Tuesday night the U.S. Department of Labor (DOL) released the much-awaited final rule to the Fair Labor Standards Act (FLSA) overtime regulations. The new rule will have a profound impact on employers.
EA will host another round of briefings mid-summer and early fall that will explain the new rule and answer your questions on what you need to do.
What does the new rule require?
Salary threshold: The final rule will raise the salary level for the first time since 2004. This increase will go into effect on December 1, 2016.
Standard salary level. The final rule will raise the standard salary threshold to equal the 40th percentile of weekly earnings for full-time salaried workers in the lowest-wage Census region, currently the South. This will raise it from $455 a week to $913 a week ($47,476 for a full-year worker). This means that 35 percent of full-time salaried workers will be automatically entitled to overtime, based solely on their salary.
Highly Compensated Employees (HCE) salary level. The rule also updates the total annual compensation level above which most white collar workers will be ineligible for overtime. The final rule raises this level to the 90th percentile of full-time salaried workers nationally, or from the current $100,000 to $134,004 a year.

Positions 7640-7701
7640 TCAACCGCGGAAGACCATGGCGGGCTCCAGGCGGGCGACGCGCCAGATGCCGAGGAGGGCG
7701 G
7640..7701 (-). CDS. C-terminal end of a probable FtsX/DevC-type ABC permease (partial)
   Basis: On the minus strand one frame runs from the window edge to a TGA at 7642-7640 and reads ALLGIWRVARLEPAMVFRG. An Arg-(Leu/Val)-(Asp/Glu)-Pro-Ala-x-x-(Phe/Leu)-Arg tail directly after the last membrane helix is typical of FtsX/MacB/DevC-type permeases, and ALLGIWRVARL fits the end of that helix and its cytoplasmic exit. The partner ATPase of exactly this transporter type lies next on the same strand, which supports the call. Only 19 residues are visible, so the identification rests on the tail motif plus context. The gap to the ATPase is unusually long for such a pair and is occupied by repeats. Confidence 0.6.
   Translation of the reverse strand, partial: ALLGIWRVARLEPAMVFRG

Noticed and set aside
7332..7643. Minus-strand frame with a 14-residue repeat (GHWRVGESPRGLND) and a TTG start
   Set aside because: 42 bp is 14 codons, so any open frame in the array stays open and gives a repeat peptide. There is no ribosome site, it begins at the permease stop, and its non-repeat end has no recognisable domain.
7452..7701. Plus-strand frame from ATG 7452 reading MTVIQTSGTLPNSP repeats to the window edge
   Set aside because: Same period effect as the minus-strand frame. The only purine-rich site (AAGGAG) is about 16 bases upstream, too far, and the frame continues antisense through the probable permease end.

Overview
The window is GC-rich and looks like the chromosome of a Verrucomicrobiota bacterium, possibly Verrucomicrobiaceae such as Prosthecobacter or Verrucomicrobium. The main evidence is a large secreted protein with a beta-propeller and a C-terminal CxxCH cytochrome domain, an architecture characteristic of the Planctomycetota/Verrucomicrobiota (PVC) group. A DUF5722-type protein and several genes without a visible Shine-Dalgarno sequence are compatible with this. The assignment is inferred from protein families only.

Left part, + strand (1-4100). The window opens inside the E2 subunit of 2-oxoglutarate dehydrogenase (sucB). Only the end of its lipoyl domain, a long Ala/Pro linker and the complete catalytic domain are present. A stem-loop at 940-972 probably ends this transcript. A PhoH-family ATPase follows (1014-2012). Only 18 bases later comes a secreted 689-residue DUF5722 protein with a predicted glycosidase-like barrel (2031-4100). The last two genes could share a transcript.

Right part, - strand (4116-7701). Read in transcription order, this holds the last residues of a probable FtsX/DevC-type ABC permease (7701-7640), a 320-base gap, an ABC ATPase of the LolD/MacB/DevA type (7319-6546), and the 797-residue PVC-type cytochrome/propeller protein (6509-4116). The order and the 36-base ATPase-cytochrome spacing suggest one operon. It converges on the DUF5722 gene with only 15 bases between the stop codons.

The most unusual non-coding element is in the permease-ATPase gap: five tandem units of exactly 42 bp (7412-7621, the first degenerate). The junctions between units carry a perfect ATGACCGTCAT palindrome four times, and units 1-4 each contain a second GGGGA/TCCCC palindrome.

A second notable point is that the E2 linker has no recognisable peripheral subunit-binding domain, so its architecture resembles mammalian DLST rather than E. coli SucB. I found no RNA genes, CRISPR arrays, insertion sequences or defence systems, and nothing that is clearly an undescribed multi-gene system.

Automatic updates: The DOL's final rule will automatically update the salary threshold every three years, beginning January 1, 2020. The HCE threshold will increase to the 90th percentile of full-time salaried workers nationally, estimated to be $147,524 in 2020.
Bonuses, incentive payments, and commissions: For the first time, the final rule will allow up to 10 percent of the salary threshold for non-HCE employees to be met by non-discretionary bonuses, incentive pay, or commissions, provided these payments are made on at least a quarterly basis. This is a change from current rules.
Duties test: The final rule does not make any changes to the "duties test" that determines whether white collar salaried workers earning more than the salary threshold are ineligible for overtime pay. For workers with salaries above the updated salary level, employers will continue to use the same duties test to determine whether or not the worker is entitled to overtime pay.
What does the new rule mean to your organization? Contact the offices to address specific questions such as, bonuses, part-timers, etc. Watch for information on upcoming briefings.